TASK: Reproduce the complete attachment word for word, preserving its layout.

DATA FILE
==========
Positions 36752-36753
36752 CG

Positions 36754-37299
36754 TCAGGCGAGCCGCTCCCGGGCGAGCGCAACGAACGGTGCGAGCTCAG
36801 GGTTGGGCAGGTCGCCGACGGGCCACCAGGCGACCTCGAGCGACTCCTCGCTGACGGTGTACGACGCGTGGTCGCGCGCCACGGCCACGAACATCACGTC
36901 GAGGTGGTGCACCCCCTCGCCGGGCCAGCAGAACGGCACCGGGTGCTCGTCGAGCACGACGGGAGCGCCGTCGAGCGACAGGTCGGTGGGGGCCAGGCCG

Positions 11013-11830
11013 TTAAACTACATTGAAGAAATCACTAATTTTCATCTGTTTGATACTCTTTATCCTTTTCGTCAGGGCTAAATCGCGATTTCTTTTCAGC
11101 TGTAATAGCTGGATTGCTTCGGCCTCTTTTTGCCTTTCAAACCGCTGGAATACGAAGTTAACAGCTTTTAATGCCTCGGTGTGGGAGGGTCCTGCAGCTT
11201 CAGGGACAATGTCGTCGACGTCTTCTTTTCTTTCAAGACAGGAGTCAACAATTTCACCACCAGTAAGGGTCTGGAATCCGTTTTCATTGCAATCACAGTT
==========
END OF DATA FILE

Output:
Positions 36752-36753
36752 CG

Positions 36754-37299
36754 TCAGGCGAGCCGCTCCCGGGCGAGCGCAACGAACGGTGCGAGCTCAG
36801 GGTTGGGCAGGTCGCCGACGGGCCACCAGGCGACCTCGAGCGACTCCTCGCTGACGGTGTACGACGCGTGGTCGCGCGCCACGGCCACGAACATCACGTC
36901 GAGGTGGTGCACCCCCTCGCCGGGCCAGCAGAACGGCACCGGGTGCTCGTCGAGCACGACGGGAGCGCCGTCGAGCGACAGGTCGGTGGGGGCCAGGCCG

Positions 11013-11830
11013 TTAAACTACATTGAAGAAATCACTAATTTTCATCTGTTTGATACTCTTTATCCTTTTCGTCAGGGCTAAATCGCGATTTCTTTTCAGC
11101 TGTAATAGCTGGATTGCTTCGGCCTCTTTTTGCCTTTCAAACCGCTGGAATACGAAGTTAACAGCTTTTAATGCCTCGGTGTGGGAGGGTCCTGCAGCTT
11201 CAGGGACAATGTCGTCGACGTCTTCTTTTCTTTCAAGACAGGAGTCAACAATTTCACCACCAGTAAGGGTCTGGAATCCGTTTTCATTGCAATCACAGTT